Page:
U.S. Plans to Expand Drone Fleet The Pentagon has a $1.8 billion AI budget for 2024.

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An unpiloted drone flies over fields and mountains

The United States military aims to field a multitude of autonomous vehicles.

What’s new: The Department of Defense announced an initiative to develop autonomous systems for surveillance, defense, logistics, and other purposes, The Wall Street Journal reported. The department aims to deploy several thousands of such systems within 18 to 24 months, a timeline motivated by rapid drone development by China.

How it works: The Pentagon shared details about a program called Replicator that it had announced in August.

  • Replicator will cost hundreds of millions of dollars. The Pentagon requested a total of $1.8 billion for AI in its 2024 defense budget.
  • Defense Department officials will consult with military personnel and determine a list of initial investments by year’s end. The program may build swarms of surveillance drones that gather information in the air, on land, and at sea. Other products could include ground-based logistics and automated missile defense.
  • These products are intended as stepping stones to more capable systems. The military might use them for three to five years before upgrading.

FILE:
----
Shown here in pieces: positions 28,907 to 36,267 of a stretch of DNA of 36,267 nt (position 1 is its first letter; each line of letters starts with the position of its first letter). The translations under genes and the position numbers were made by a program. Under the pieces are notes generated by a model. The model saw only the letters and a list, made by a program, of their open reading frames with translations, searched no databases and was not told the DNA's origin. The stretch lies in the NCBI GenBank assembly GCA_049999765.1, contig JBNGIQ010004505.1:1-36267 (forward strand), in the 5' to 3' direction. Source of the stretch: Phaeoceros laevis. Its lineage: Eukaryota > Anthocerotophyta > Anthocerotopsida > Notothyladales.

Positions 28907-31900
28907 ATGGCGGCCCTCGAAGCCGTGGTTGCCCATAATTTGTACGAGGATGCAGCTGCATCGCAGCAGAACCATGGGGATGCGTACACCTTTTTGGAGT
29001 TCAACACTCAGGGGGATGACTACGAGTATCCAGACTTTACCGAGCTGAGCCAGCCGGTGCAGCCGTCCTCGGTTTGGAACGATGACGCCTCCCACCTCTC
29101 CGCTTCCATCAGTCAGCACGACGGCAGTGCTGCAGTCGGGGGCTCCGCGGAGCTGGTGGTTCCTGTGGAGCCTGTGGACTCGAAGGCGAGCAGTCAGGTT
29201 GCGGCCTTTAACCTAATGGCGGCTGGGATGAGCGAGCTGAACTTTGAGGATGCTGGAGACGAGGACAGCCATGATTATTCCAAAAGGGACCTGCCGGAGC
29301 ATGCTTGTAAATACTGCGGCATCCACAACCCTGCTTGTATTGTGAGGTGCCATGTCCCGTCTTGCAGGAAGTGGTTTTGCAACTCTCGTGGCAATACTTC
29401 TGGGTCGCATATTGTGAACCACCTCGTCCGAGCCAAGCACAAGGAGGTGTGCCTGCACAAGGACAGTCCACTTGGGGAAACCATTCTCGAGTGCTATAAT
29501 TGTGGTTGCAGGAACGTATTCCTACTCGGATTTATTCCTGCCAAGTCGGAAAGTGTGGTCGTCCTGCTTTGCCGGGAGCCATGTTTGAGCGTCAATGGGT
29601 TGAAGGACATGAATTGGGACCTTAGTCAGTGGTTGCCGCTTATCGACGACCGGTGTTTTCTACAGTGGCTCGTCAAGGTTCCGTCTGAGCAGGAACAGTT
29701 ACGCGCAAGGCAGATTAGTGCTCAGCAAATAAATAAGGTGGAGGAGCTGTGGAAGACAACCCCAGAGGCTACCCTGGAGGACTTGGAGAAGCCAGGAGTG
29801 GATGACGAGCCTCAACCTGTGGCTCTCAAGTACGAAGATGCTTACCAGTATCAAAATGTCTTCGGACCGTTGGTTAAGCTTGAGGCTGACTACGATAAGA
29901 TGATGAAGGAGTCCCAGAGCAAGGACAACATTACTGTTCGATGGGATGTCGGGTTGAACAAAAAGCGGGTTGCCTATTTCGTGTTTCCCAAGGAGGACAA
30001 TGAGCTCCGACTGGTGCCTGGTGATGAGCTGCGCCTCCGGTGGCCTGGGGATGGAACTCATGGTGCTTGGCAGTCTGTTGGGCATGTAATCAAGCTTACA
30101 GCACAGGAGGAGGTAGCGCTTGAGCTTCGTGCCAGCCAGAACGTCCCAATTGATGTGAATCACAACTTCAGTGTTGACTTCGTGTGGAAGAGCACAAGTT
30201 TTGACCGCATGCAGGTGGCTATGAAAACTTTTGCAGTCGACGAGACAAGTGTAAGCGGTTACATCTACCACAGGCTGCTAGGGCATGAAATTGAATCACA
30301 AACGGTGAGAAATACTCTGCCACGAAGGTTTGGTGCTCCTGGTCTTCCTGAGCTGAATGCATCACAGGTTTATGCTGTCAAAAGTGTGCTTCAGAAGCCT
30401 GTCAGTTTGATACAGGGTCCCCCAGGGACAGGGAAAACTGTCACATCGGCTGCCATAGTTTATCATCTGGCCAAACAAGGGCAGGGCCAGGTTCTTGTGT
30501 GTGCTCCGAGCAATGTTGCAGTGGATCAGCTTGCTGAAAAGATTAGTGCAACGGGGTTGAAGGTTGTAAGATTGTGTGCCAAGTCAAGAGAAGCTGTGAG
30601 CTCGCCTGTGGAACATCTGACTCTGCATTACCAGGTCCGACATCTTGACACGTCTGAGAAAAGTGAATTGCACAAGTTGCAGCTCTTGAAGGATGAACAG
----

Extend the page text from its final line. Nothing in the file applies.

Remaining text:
• The program follows previous initiatives including Task Force 59, which deployed a network of sensors and surveillance systems in the waters off Iran, and Sea Hunter, an autonomous ship developed by the U.S. Defense Advanced Research Projects Agency.

Behind the news: The U.S. is not alone in pursuing autonomous military applications. The Russian invasion of Ukraine spurred a homegrown Ukrainian drone industry and encouraged government and independent researchers to harness face recognition systems for identifying combatants. China is developing autonomous ships designed to carry fleets of air, surface, and submarine drones.

Why it matters: Replicator marks a significant, very public escalation of military AI. Other nations are certain to follow suit.

We’re thinking: We’re concerned about the potential for an international AI arms race, and we support the United Nations’ proposed ban on fully autonomous weapons. Yet the unfortunate state of the world is that many countries — even large, wealthy democracies — have little choice but to invest in defenses against aggressors both actual and potential. The ethics of military AI aren’t simple. We call on the AI community to help ensure that they encourage a safer and more democratic world.


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